TheTimesTribune.com, Corbin, KY

February 1, 2013

From Shirley Temple to Honey Boo Boo


The Times-Tribune

CORBIN — I was flipping through the channels the other day when I was in Tennessee for the weekend.

There was the usual smattering of stuff I’d never bother to watch.

I spent a minute or two on a figure skating competition.

I followed that up with about five minutes of a football playoff game from the late 1970s.

I didn’t follow either team, so I moved on.

A few channels up the scale I saw a tidbit about a controversy surrounding the former owner of the Baltimore Colts, Robert Irsay.

That proved a little more interesting. Irsay, after negotiations ended badly with the city for a new stadium, snuck off with the team in the middle of the night and relocated to Indianapolis.

The show I watched, albeit briefly, focused on the marching band, the first one for a pro-football team.

Of course, that show ended, and I was again surfing.

And then I saw it.

The show that has kept me in a low state of shock all weekend and most of this week.

I stopped on The Learning Channel, better known by its abbreviation, TLC.

And there, in all her curly, golden-haired glory, was the infamous Honey Boo Boo.

For those who don’t know, which included me until this past weekend, Honey Boo Boo is the star of a reality show about a Georgia family. The show is titled “Here Comes Honey Boo Boo.”

And I was instantly stuck on that channel, sitting on the edge of my seat.

At first I was stunned.

Let me add a comment here. When I was a kid, occasionally we watched Shirley Temple movies. She was an adorable, clean-cut, cherub-faced, curly-haired child who starred in several movies in the 1930s.

Now this channel features a cherub-faced, curly-headed potty mouth who has the manners of a billy goat.

The mother of the show, who often narrates the family’s escapades, allows all the children in the house to use curse words.

And they very frequently do — including the show’s 6-year-old star, Alana Thompson, better known as Honey Boo Boo.

But my reaction moved from stunned right into grossed out. It was a Thanksgiving episode, and it was time for “momma” to cook the turkey. “I ain’t never done this before,” she said, snorting and laughing like a hyena. She peels off the wrapper, and takes a tub of margarine out of the fridge.

Then with both hands, she plunges into the tub and crams the turkey full of the margarine. In the process of hand-bathing the outside of the turkey, momma hauls off and bellows out a couple of good, hearty sneezes — right over the turkey. “At least that part of the turkey will be moist,” she laughed.

Meanwhile I’m sitting on the edge of the recliner, holding onto the bottom part of my jaw so it doesn’t crash on the floor.

Oh, but I was apparently still not shocked enough.

On with the actual Thanksgiving dinner — which momma decided was going to be eaten outdoors. “I don’t want that mess in my kitchen,” she said. Later I saw why she said that.

The daughters were in charge of the table set up. The one teenager brought out a blanket to use as a tablecloth.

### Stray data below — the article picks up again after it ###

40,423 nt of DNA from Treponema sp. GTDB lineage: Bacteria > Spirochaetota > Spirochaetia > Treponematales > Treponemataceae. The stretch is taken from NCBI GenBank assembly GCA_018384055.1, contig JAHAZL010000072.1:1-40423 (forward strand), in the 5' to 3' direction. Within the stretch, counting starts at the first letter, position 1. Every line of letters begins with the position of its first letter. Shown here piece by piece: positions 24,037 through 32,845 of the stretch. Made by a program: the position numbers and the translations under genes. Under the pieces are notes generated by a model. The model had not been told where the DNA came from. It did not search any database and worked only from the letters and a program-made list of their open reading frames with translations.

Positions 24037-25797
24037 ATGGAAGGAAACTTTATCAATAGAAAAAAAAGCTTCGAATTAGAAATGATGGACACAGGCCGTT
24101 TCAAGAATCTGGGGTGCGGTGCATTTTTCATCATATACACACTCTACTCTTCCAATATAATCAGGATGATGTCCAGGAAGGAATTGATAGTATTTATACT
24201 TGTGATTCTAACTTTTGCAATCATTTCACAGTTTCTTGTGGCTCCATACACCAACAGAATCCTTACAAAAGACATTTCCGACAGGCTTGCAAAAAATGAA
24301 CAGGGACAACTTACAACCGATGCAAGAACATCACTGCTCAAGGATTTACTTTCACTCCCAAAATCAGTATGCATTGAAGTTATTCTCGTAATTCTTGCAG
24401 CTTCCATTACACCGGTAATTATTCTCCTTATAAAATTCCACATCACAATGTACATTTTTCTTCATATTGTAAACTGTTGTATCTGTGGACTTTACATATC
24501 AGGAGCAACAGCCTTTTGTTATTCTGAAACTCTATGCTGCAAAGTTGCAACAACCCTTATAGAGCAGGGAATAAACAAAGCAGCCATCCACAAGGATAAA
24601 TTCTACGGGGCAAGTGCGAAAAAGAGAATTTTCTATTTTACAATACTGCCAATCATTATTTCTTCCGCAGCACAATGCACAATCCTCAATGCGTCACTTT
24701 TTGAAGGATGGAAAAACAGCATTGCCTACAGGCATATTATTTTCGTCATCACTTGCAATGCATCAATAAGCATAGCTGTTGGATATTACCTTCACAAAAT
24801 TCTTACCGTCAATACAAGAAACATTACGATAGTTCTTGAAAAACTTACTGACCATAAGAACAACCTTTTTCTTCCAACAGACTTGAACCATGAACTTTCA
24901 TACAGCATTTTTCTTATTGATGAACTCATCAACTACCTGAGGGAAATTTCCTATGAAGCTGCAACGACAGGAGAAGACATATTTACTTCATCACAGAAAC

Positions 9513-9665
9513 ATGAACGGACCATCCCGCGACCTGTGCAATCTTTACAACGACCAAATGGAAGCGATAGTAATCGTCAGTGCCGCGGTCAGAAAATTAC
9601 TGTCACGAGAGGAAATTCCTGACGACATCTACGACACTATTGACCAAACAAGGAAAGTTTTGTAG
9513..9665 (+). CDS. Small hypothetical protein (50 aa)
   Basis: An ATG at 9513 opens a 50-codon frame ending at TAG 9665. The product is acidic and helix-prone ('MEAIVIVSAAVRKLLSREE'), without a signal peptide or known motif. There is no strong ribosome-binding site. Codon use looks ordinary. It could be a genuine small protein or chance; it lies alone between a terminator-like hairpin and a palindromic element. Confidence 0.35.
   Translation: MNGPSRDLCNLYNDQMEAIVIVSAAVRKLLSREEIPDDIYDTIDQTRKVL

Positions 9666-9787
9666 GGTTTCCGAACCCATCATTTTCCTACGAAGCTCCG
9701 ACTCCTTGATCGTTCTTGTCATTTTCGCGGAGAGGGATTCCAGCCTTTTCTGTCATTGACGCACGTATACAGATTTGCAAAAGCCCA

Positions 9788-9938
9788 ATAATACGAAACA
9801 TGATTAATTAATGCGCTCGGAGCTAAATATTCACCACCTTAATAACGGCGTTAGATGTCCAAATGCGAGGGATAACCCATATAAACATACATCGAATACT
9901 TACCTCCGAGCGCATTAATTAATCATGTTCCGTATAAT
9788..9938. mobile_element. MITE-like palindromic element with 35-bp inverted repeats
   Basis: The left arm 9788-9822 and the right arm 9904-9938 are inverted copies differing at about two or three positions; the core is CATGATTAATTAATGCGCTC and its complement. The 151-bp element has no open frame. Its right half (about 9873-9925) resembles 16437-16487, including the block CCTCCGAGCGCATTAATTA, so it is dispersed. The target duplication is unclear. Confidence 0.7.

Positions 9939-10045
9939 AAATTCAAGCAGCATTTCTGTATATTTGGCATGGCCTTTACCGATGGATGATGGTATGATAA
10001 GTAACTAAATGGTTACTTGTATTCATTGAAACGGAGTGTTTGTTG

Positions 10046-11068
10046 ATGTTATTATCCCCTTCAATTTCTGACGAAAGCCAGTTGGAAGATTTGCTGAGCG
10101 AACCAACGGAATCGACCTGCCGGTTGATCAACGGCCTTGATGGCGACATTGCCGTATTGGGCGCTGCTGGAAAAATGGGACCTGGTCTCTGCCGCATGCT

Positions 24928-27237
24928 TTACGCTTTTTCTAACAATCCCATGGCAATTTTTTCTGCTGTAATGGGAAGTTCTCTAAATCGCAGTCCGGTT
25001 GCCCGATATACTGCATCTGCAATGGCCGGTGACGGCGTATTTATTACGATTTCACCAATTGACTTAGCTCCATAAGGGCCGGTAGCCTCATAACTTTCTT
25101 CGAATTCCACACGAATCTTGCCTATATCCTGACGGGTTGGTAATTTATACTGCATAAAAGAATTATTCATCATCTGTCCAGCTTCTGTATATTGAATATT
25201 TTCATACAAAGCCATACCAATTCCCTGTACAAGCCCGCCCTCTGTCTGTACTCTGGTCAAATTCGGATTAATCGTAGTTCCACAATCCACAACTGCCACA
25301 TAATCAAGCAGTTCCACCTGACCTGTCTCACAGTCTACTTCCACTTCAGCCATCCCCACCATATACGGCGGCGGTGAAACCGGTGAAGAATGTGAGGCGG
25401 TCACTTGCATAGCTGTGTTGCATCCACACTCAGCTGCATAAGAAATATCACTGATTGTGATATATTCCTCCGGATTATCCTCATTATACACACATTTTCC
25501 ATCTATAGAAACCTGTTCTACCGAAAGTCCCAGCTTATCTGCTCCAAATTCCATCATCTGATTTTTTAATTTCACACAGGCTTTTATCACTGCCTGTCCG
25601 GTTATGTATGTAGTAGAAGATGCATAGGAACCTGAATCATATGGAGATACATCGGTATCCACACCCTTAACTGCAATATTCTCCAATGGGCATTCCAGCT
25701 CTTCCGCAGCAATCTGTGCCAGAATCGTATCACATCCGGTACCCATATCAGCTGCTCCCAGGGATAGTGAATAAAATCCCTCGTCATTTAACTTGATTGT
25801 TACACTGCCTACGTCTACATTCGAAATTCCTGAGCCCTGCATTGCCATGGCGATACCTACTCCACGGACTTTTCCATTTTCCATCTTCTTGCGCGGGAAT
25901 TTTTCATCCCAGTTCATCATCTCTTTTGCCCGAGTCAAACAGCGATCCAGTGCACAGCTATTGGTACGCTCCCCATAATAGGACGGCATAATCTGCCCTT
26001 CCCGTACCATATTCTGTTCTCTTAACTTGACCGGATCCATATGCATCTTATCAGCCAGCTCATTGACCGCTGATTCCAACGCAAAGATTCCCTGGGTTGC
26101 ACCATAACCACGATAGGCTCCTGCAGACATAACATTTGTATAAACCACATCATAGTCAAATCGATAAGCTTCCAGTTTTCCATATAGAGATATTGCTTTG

She opens it up, and spreads it over the table. “Oh (expletive), there’s dog (expletive) on this,” she said.

And then, instead of taking it from the table, she did the easiest thing possible — she flipped the blanket over. And on came the food.

Besides the delicious-sounding butter- and booger-bathed turkey, there were a number of other side dishes available to eat — or throw.

One dish that made me a bit queasy was the canned cranberry sauce special. “I make it like lasagna,” momma said. She opened the can, sliced it up, and added a couple cups of sugar on top. She said that way the family will get their fruit in.

But then the meal was under way. The lack of manners was easy to overlook, considering the other habits exhibited by this family.

But when they got bored and started a food fight, I knew things had progressively gotten worse.

After talking nearly incessantly about this for the last several days, I have come to a few conclusions — some of them surprising.

On one hand, I wanted to know what is being taught by this show on The Learning Channel.

They were vulgar, dirty, gross and offensive — to me.

But on the other hand, I made a few observations. As is often said on the Comedy Central show “South Park:” “You know, I’ve learned something today.”

And I decided I really did learn a few small lessons that day.

First, the mother in this show is a pretty smart shopper. At one point she heads to the grocery store, and gets about $130 worth of groceries.

She was only out of pocket about $27 — the rest of it she saved by using coupons.

Second, I noticed that for the most part, the family is happy. They joked with each other, laughed together, and seemed to enjoy each other’s company. That’s a far cry from the various trashy guests who make their rounds on the daytime talk shows.

Third, I decided I needed to stop judging and start minding my own business. I mean, I can always change the channel if I get offended by something. Besides, people live differently all across the globe — who am I to make calls on how they are supposed to act?

The bottom line is this: While TLC may have made a poor choice in airing this show, it proves a point I have long held. Parents need to be the ones in charge of the remote control, so they can monitor the things their children have the opportunity to see.

Otherwise we’ll have a host of elementary school children growing into adults who think and act like the infamous Honey Boo Boo.

John L. Ross is a reporter for the Times-Tribune. He can be reached at jross@thetimestribune.com